We live in a hetero normative society that forces us to believe that anything other than a heterosexual relationship is abnormal. Every movie I watched growing up had a prince and a princess who ended up living happily ever after and that was how it ended every time. I thought that was the only option. Anything other than that was seen as unnatural. When in reality, the opposite is true.
Sexuality is not so simple. It exists on a spectrum. You may only be attracted to people of the opposite sex. You may only be attracted to people of the same sex. You can even fall into a gray area between the two. For example, you may be more physically attracted to one gender while being more romantically attracted to the other. Or you may find both attractive, but lean more towards one than the other. Or maybe you do not even consider gender when finding someone attractive or don’t even experience sexual attraction to anyone. There are no real rules on how to deal with questioning your sexuality. Sometimes, you don’t really know the answer until you experiment a little.
Many people see college as the prime time to experiment with sexuality. It is a running joke that girls may go through a “college lesbian phase.” At parties, you will often see guys trying to pressure girls to make out with each other. Females are often more encouraged to experiment with their sexuality than males. Not that men do not experiment in college, but it is not talked about as much. This does not necessarily mean that female relationships are more accepted than males ones, but rather that they are more objectified by other men.
While LGBTQA representation in media and activism has increased over the last few years, there are still problems with stigma and discrimination. A recent religious freedom law passed in Indiana will now allow businesses to refuse service to same sex couples and not receive any legal ramifications. Here are some stigmas:
- You’re questioning or bisexual because you want attention. Many people secure the belief that if someone is experimenting with their sexuality, or in fact is attracted to both sexes, they are just looking for attention. Trying to figure out what you want is not always a cry for help. It is something that will ease confusion and give peace of mind.
- Homosexuals are responsible for the HIV and AIDS epidemic. Even though the present medical world is aware that homosexuals are not at fault for the disease, the stigma still exists.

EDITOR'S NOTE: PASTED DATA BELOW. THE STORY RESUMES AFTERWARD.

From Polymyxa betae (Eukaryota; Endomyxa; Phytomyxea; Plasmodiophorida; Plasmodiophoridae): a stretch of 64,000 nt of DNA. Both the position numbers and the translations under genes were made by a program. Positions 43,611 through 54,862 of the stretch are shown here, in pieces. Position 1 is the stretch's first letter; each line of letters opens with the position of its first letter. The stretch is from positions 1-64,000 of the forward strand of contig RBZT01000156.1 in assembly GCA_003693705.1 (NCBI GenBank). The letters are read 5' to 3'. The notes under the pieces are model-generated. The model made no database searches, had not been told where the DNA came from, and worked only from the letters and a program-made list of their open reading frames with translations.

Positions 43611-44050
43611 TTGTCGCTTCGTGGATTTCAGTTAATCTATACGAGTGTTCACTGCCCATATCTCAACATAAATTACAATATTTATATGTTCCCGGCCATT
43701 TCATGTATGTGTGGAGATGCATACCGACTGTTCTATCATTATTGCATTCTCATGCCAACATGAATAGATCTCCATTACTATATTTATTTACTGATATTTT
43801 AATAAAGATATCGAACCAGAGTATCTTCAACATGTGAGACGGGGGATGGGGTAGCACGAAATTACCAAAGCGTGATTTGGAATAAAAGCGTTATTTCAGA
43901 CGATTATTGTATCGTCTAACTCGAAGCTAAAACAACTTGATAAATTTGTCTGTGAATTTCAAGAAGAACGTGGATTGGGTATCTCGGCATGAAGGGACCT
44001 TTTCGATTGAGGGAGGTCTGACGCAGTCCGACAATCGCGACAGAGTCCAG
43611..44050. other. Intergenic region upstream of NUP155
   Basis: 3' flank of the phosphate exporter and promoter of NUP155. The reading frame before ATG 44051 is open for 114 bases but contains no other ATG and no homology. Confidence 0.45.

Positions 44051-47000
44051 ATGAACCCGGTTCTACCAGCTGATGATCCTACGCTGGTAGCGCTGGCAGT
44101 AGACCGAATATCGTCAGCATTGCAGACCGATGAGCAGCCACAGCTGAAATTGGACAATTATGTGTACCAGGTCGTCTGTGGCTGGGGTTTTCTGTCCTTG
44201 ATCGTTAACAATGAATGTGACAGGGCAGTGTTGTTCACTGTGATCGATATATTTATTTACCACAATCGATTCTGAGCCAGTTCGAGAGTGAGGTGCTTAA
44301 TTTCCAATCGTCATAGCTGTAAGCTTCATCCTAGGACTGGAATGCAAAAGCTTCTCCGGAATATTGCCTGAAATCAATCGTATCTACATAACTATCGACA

- All gays are promiscuous and only pursue hook ups. Obviously, this is not the case. There are countless people who identify as gay, lesbian, bisexual, or pansexual that are in long-term committed relationships. A same sex relationship is not any weaker than a heterosexual one.
- Being in a same sex relationship is a choice. People in a same sex relationship may face questions like “What did a man do to you that made you want to date girls?” This is perhaps the most harmful thing for a youth’s mental health. If someone who is struggling with their sexuality is told that their feelings are not real and that they are based on choice, it can make them feel invalidated, confused, and guilty. They may start to blame themselves for having feelings that are normal and uncontrollable.
- It’s just wrong. For whatever reasons people have, they think the only right way to be in a relationship, is if it’s with the opposite sex.
These types of stigmas are harmful, they can even be deadly. Studies have shown that LGBTQA individuals are at greater risk for mental and physical health problems than heterosexuals. Suicide is the national leading cause of death among homosexual youth. The youth are 4 times more likely to attempt suicide than heterosexuals. And those who have unsupportive families are 8.4 times as likely to have attempted suicide than those with supportive parents. Homeless youth in America are 20-40% LGBT.
No one should ever feel guilty about their sexual orientation. It is natural. It is beautiful. And it is part of who you are. There is growing representation of different sexualities in all fields.
If you are feeling shame or fear about wanting to act on your questions regarding your sexuality, remember:
- It is okay to try new things. Don’t let yourself to be limited by social stigmas and misconceptions. And don’t do anything just for the sake of doing it. If you are attracted to someone that you are not normally attracted to, trust your gut feelings.
- Make sure that whatever you are doing, you are doing it for yourself and not for anyone else.
- You are not alone. No matter how much it feels like you’re the only one who feels the way you do, there are millions of people around the world going through it too.
- Focus on yourself and what makes you happy. As more people change their perceptions, society will as well.
Yasmin Sara studies International Political Economy and Communications at Fordham University. She loves to geek out about comics, TV shows, and tattoos. She blogs about news, politics, health, and occasionally dabbles in creative writing at modernmuckraking.wordpress.com. You can also follow her at batglare.tumblr.com.